Regional Gardening Reports :: National Gardening Association

In the Garden:
Middle South
March, 2009
Regional Report

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The repetition of evergreens in this border provides order, while giving it a pleasing rhythm and visual cadence.

Build a Better Border

I had to chuckle when Rosemary Alexander, founder and principal of the English Gardening School at the Chelsea Physic Garden in London, pointed to a hodgepodge border and called it a "dog's dish." Projected onto a big screen at a horticulture symposium, the offending garden displayed a chaotic jumble of plants in every hue of the rainbow.

It was no laughing matter, however, when I returned home to find my own garden in similar disarray. Overgrown plants had splayed and sprawled, garden thugs had crowed out polite neighbors, and the once harmonizing color scheme had been run amok with impulse plant purchases.

Like most gardeners, I find my enthusiasm for new plants always challenges my desire for cohesive design. Yet, like any other task, creating a stunning border isn't difficult if you keep a few principles in mind.

In the next few days, I plan to dig out the flower border around my front porch, amend the soil, and replant the garden -- balancing elements of order and contrast -- for a more successful outcome.

One of the best ways to establish order is with color. My experience has taught me three easy color combinations, and the advantages of each.

Monochomatic schemes, created with tints and shades of the same color, will unify a space and give a small area more impact. Analogous schemes, such as "hot" combinations of red, orange, and yellow, and "cool" combinations of purple and blue, create a mood of excitement or serenity. Contrasting schemes of colors opposite one another on the color wheel, such as purple and yellow, lend drama, especially when used in conjunction with a focal point.

Order in the border can also be created with "bones," or structural plants that give shape to the garden. As a general rule, a quarter of the plants should maintain their form throughout the year. Shrubs and small trees do this best, and can also be useful in carrying out color schemes. Remember, flowers are fleeting.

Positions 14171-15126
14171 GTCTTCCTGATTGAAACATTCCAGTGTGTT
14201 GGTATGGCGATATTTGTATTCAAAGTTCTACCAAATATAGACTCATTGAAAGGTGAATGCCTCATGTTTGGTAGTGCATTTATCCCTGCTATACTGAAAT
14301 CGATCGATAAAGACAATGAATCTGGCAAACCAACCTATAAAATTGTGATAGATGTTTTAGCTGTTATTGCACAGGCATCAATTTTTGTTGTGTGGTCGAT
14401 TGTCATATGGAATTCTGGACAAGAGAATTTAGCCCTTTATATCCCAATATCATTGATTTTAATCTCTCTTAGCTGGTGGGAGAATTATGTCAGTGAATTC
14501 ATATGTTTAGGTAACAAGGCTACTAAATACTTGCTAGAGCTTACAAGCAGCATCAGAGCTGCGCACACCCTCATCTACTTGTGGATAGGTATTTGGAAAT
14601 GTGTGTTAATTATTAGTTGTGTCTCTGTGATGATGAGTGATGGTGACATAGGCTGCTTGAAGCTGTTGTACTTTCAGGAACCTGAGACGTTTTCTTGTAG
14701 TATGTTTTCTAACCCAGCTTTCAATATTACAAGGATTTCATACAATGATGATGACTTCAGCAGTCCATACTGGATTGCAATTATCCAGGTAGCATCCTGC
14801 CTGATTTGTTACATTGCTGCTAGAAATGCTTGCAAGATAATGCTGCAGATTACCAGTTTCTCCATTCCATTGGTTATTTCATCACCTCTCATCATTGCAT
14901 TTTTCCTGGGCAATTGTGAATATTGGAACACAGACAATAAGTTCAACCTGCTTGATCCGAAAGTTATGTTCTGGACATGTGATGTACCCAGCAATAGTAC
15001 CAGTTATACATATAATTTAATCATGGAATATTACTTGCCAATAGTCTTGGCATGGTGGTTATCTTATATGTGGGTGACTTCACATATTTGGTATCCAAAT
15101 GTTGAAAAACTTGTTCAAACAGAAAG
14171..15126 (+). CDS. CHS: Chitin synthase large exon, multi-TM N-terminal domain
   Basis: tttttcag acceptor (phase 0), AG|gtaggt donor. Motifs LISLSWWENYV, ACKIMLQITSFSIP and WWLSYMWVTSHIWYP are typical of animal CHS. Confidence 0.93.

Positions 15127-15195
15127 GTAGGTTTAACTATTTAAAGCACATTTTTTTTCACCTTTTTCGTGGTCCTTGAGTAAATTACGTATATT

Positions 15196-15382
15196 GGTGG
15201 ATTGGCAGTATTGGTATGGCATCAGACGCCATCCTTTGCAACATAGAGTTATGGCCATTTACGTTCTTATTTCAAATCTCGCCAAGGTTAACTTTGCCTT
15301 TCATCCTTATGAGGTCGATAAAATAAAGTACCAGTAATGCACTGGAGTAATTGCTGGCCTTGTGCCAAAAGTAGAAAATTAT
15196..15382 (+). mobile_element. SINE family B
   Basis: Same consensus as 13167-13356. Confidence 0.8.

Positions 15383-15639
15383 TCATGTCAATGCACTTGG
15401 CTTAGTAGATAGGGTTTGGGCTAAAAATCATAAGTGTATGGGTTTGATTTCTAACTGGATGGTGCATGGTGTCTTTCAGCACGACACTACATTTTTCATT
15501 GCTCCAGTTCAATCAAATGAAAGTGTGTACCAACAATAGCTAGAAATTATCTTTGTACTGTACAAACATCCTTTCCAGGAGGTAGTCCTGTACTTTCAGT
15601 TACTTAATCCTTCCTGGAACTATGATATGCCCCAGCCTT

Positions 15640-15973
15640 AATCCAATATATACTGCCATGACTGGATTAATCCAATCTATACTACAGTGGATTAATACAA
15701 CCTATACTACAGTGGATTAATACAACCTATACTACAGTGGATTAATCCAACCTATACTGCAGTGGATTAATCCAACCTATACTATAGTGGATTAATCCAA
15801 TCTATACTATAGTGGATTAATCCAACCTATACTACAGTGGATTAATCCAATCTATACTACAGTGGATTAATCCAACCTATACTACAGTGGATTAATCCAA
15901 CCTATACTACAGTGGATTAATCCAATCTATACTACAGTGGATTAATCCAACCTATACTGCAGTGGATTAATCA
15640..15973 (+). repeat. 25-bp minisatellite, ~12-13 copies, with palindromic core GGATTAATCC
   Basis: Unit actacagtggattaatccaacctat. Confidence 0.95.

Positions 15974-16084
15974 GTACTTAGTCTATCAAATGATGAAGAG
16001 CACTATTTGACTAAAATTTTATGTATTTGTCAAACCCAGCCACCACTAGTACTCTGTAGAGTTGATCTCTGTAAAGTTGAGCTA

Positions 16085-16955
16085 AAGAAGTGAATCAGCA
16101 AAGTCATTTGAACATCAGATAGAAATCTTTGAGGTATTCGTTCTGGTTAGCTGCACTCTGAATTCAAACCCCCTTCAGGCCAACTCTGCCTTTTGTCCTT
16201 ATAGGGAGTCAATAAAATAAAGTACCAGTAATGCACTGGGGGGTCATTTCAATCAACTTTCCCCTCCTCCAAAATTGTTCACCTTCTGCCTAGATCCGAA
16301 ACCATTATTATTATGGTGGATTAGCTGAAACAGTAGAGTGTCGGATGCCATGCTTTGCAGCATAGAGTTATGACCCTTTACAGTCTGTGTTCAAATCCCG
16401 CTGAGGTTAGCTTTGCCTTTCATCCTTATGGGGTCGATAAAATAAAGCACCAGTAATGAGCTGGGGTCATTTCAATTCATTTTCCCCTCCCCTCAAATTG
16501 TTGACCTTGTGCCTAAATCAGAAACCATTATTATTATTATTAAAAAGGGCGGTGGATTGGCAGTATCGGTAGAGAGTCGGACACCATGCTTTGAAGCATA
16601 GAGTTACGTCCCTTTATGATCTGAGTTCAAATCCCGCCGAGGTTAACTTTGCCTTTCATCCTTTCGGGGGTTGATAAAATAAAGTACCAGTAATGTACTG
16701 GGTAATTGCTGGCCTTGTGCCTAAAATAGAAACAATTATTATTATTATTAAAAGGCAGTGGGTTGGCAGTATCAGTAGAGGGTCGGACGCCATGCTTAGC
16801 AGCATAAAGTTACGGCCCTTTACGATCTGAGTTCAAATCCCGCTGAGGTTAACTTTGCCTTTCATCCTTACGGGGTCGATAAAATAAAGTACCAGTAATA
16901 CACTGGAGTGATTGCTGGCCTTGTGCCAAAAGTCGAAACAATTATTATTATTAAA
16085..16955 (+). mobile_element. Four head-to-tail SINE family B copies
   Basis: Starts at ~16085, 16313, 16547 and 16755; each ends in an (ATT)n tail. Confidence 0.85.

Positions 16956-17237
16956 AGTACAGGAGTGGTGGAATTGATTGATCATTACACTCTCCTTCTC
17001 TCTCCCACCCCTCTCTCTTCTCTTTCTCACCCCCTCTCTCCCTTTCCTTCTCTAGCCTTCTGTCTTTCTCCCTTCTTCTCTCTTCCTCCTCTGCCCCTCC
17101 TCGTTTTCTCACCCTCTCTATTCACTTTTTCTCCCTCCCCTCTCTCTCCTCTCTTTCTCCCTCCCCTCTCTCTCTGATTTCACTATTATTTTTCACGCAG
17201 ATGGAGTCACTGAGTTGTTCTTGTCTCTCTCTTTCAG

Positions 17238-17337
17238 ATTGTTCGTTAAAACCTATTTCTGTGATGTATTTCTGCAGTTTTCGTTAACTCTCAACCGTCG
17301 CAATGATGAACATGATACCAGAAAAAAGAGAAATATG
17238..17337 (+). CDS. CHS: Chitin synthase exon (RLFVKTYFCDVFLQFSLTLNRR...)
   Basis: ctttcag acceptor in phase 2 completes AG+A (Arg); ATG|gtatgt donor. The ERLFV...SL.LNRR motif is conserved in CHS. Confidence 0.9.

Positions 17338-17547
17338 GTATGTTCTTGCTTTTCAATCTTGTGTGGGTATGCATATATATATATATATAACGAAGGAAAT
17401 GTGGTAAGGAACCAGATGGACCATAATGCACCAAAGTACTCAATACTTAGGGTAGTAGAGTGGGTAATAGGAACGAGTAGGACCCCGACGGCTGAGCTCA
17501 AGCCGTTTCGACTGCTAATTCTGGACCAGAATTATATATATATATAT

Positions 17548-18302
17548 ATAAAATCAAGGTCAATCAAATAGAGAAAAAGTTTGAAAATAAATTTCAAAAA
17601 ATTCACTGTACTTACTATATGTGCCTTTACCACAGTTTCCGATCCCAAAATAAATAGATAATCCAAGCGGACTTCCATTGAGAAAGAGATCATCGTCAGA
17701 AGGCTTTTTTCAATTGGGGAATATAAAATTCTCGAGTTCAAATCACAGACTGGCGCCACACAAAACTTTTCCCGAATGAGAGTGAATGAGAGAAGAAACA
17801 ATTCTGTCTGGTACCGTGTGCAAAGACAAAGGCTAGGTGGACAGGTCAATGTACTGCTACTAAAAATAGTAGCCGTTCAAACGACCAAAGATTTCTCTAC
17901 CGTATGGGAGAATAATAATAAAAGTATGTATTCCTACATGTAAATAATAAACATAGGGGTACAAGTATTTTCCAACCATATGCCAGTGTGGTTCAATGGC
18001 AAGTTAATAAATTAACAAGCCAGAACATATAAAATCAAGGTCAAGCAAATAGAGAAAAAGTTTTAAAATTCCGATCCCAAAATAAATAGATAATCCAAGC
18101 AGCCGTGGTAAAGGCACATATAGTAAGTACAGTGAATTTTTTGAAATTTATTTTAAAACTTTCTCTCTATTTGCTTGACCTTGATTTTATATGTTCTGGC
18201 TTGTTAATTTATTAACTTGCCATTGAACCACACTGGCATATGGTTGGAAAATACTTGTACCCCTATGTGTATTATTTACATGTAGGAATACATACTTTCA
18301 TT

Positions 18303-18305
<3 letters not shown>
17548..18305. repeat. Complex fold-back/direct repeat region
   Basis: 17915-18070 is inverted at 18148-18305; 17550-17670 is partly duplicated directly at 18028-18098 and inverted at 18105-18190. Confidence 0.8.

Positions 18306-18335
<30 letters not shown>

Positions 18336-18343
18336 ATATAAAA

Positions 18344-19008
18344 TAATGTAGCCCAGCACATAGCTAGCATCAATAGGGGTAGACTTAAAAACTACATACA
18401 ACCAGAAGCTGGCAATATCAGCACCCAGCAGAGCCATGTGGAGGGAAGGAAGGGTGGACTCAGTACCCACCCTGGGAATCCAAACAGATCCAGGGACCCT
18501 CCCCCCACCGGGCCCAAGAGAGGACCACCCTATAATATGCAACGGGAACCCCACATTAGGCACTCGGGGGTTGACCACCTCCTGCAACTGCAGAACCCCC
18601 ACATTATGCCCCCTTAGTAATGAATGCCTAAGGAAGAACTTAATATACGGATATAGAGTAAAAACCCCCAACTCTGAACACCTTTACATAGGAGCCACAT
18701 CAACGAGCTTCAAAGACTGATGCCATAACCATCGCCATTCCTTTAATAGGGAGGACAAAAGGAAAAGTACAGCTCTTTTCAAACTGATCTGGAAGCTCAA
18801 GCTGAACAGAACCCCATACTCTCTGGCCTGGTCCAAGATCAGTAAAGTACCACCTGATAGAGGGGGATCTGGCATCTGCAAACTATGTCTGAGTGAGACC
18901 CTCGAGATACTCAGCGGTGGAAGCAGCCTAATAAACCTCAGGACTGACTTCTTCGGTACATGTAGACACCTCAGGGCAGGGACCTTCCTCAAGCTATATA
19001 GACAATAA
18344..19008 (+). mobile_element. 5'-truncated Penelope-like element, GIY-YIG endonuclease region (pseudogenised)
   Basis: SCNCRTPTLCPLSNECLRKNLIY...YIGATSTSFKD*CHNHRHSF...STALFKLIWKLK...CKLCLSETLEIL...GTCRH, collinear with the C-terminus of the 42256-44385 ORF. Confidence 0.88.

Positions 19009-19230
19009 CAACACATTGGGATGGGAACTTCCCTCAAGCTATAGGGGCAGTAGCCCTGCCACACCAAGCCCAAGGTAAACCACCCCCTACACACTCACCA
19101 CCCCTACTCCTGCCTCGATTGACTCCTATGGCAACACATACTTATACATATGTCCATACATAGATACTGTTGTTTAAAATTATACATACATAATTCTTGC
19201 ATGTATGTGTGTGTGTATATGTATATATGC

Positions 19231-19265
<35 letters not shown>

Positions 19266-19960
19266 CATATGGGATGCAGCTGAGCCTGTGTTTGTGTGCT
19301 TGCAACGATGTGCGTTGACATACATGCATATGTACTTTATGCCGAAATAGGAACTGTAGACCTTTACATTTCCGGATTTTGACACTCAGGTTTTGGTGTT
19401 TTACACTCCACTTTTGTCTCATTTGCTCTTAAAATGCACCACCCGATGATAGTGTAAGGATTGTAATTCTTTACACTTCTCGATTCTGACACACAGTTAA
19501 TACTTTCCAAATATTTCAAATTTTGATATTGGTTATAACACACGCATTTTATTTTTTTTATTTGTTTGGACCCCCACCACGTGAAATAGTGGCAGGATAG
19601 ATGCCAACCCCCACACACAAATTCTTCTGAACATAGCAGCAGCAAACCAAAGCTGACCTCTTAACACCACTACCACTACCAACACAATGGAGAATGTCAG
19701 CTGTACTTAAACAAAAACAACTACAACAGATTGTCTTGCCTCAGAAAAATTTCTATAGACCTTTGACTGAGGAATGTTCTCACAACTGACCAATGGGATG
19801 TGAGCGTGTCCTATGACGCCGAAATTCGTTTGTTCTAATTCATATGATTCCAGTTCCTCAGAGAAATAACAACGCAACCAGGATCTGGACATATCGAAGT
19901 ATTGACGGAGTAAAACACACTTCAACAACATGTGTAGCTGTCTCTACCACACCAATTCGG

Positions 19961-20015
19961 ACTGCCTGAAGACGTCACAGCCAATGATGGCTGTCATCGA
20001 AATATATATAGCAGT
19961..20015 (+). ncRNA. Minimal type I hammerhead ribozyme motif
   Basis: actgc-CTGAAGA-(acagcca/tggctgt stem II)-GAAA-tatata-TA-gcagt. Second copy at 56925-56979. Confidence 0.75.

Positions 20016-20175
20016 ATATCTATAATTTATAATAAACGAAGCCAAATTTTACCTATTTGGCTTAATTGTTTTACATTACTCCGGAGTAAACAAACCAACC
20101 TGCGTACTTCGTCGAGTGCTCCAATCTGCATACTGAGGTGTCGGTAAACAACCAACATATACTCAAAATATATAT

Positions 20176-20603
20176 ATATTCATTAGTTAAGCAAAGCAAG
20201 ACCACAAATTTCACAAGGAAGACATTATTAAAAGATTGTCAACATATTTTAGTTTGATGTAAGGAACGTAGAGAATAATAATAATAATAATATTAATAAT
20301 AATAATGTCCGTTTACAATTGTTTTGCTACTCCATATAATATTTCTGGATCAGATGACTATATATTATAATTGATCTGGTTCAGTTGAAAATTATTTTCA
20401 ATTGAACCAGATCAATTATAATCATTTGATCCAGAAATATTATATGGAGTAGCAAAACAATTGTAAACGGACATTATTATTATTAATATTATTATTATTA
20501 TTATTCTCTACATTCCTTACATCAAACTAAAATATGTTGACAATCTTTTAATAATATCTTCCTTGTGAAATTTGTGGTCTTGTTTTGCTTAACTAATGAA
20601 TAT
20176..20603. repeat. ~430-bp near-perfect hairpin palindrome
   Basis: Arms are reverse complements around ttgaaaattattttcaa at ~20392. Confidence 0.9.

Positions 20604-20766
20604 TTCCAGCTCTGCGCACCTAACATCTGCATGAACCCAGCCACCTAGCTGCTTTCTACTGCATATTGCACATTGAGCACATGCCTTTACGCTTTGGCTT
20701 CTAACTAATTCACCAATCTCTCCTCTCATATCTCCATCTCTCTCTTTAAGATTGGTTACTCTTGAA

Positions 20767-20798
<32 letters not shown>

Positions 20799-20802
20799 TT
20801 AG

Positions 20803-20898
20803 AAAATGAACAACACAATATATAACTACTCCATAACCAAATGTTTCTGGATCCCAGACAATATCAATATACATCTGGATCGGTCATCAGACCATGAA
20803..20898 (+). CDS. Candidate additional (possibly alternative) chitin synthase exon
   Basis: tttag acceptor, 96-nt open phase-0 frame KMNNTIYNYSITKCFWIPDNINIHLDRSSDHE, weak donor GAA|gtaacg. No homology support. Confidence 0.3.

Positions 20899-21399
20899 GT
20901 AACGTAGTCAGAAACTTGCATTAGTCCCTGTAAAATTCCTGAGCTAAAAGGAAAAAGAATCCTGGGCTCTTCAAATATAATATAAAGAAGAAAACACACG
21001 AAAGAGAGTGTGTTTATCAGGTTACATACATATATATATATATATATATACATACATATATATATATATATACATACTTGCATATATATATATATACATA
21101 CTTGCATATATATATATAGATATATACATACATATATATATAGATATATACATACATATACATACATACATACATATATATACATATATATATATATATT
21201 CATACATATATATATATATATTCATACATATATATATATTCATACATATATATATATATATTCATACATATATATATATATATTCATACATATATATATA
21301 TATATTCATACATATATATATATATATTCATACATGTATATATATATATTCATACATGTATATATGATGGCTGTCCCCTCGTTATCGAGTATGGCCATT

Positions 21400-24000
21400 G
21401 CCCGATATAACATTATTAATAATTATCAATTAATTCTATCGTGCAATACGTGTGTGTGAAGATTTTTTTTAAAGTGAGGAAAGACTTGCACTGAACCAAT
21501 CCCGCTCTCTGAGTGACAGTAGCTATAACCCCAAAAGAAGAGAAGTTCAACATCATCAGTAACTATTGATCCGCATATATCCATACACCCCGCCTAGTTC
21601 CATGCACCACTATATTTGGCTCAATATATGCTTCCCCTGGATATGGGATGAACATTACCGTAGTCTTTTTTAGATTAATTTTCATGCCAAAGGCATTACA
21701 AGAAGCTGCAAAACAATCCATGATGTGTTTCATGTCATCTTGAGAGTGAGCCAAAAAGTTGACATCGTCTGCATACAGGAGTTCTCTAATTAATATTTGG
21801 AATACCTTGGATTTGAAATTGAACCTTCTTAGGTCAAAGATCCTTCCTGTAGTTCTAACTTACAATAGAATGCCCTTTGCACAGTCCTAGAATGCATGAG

Accent plants, with foliage or flowers that are larger or darker in color, also create order by giving the eye a place to rest. For additional punch, clustered several plants together, then repeat the clusters to give the border pleasing rhythm and visual cadence.

Contrast, on the other hand, keeps things interesting. A border of bigleaf hydrangeas would be spectacular when it bloomed in May, but dull as dishwater the rest of the year. Selecting plants with different forms, textures, and bloom times will ensure year-round beauty.

Look for some plants that are tall and erect, some that are round or weeping, and some that hug the ground. Then layer the plants, arranging them by height, with the lowest in front and the tallest in back. But, be sure and make an exception or two, introducing an element of surprise and breaking the monotony of pattern.

Too often, borders are filled with plants with small or medium textured foliage. For extra zing, add plants with big leaves, such as cannas or caladiums.

Another common mistake is to focus on a single season, usually summer. Allow the border to evolve with plants that bloom throughout the year, from spring bulbs to fall grasses. Add to longevity of the display by choosing plants with multi-season interest whenever possible.

What does this mean in my own garden?

I'll be reviving and refining a hot pink and bold yellow color scheme, accented with burgundy and chartreuse foliage. In time, the variegated leaves of canna will tower over rounded mounds of multi-hued lantana and clumps of pink cone flowers, while golden creeping oregano and 'Ace of Spades' potato vine creep over the ground.

Flanked by evergreen shrubs, spring-flowering daffodils will give way to crinum lilies and summer perennials. Late season interest will created by burgundy spears of New Zealand flax mixing among colorful sun coleus, and the vibrant blooms of dahlias and salvias.

And all those extra plants? They'll either find a more appropriate home in the garden, or be potted and sold at the Master Gardener's spring plant sale.

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